Don't leave just yet. Besides these articles, sometimes I send out extra special stuff. Don't miss out. Sign up here.
people are love and respecting (now).
Join the movement.
“Do I even have time to date?”
– Joy (In my head)
Joy, Crazy, Darling,
“Do you think married people have all the time in the world?”
I was falling asleep when that simple truth hit me.
I did a perimeter search with my arms until they found my phone to type that illumination moment, so I wouldn’t forget to write this article. (Most of the things I type in the middle of the night do NOT end up being post-worthy…)
Photo Credit: Sydney Macnaughton
I don’t exactly remember, but I think my phone was found either on the nightstand with my left arm, or with my right arm under the pillow…where I want a husband’s head to sleep. Until then, his area is occupied by sleeping masks and about ten different books and magazines that make me feel guilty as they lay unread. (I’m sorry, but if a QuizUp challenge pops up on my phone, reading materials get a “not tonight” look).
I was hanging out with my friend Stephanie and venting about all that I was taking on and “I’m so busy and important blah, blah, blah.” I ended the rant with, “I just don’t have time to date.”
“There will never be a good time to date,” she said.
Steph was right. I realized, from an unromantic business-type perspective, that if I had an end goal of a family and a husband, the least strategic move I could make would be to bury my head in work and not create a margin for men.
So, naturally, I decided I would go out with ANYONE…
…and their brother, and that brother’s roommate, and his co-worker’s cousin, and that cousin’s neighbor, who was a chemistry professor that had just blown his hand off in an after-school lab experiment.*
The above paragraph didn’t actually happen, but I did try to remain with an open posture to what the Lord might present me with. Who do my parents and friends know? Can I say “yes” to that one thing that might have human beings attending, instead of crawling into bed and playing QuizUp with my online friends?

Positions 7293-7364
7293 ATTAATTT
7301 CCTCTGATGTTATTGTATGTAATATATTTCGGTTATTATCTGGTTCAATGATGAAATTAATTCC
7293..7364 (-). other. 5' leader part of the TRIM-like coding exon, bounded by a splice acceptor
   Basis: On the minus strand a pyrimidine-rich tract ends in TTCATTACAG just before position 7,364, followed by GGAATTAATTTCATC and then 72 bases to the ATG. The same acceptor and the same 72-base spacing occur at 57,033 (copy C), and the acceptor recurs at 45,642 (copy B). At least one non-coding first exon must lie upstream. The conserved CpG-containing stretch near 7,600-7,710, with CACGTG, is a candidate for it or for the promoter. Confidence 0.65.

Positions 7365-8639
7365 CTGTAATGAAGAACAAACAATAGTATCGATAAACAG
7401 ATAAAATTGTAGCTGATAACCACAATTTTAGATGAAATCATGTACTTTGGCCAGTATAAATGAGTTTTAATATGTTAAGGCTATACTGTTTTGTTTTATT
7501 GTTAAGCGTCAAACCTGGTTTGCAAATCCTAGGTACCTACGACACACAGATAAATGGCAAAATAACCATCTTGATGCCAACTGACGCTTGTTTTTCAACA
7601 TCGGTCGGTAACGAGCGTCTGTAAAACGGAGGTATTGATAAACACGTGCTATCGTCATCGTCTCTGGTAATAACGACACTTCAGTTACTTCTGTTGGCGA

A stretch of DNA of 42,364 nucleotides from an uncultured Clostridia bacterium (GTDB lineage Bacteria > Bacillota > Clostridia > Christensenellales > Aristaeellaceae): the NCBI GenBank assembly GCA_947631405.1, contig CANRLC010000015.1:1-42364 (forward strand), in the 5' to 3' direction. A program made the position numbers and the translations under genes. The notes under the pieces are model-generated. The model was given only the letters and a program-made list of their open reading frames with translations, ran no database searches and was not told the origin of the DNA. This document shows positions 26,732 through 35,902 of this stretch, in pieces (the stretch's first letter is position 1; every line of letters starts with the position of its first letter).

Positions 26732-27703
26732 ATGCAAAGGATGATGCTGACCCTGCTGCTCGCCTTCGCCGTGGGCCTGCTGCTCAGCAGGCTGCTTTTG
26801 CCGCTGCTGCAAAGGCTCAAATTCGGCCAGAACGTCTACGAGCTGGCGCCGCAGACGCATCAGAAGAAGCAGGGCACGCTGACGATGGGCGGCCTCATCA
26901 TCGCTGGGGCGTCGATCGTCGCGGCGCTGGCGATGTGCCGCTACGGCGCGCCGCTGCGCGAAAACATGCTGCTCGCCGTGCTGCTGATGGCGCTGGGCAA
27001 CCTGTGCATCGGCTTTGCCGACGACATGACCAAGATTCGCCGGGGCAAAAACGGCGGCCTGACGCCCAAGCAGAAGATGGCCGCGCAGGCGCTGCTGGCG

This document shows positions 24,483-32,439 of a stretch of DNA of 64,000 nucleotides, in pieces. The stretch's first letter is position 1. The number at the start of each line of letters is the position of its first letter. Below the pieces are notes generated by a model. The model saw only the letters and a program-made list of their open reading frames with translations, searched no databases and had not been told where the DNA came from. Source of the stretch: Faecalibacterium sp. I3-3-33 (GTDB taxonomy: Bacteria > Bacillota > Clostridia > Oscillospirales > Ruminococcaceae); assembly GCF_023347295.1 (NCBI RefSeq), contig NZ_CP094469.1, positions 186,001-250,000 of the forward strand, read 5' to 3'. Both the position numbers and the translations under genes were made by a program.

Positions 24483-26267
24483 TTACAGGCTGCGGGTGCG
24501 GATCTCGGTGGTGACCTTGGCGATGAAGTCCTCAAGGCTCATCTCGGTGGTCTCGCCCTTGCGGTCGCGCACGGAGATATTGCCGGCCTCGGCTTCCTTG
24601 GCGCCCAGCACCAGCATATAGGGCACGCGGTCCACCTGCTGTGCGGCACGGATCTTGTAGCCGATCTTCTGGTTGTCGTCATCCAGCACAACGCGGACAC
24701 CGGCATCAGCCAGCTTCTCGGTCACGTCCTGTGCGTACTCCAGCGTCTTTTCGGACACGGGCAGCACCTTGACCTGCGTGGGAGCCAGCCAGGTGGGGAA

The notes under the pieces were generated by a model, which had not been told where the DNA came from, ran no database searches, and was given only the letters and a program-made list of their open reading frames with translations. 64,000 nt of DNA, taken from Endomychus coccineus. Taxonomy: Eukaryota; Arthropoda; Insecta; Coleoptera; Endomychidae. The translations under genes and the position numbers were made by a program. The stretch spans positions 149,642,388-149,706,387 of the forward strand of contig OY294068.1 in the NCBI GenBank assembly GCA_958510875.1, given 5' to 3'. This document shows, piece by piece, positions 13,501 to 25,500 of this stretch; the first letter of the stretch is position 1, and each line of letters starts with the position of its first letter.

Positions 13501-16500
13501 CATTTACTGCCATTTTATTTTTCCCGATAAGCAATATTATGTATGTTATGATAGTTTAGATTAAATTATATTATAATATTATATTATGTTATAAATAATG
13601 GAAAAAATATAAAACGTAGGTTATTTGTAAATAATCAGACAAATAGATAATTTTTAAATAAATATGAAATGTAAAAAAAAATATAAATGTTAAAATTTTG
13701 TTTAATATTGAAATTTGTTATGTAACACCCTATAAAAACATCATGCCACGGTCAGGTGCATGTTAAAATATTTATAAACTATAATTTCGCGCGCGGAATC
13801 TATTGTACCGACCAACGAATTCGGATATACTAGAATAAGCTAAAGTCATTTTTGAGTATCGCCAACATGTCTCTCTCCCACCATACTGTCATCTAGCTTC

Scripture says, “make your requests known,” but it doesn’t follow that up with, “and I will honor you for remaining fearful, close-minded and at the office until midnight.”
I know, for many people, career is the thing we dive into because it has a measurable standard for success.
On the other hand, humans are less predictable and can hurt us, leave us and make us feel out of control. Yet, I believe they have the potential to hold us to a higher standard and help us live with a purpose that we might remember more than a paycheck.
I wonder if married people in our generation are divorcing sooner because of this very reason. Career has become supreme. Not only do single people not have time for a relationship, but married people aren’t making much time for their relationships either.
“Researchers have settled on what they believe is the magic number for true expertise: ten-thousand hours.” —Malcolm Gladwell, Outliers: The Story of Success
My gut says if all of us were surveyed, we would say that relationships are more important than work—but would our billable hours reflect that?
I’m not saying we should quit our craft, calling or the monotonous 9-5 job that supports our family and keeps us out of debt. But if long hours at the office are because it’s the area we feel in control of, and relationships make us feel out of control, that’s something to notice.
Married or single, you and I both CAN reallocate some of our 10,000 hours and work towards a true partnership.
Clocking-out to become an expert,
DID YOU LIKE THIS POST?
CHECK OUT THESE RELATED ARTICLES
Love and Respect (Now) is a division of Love and Respect. Please be considerate.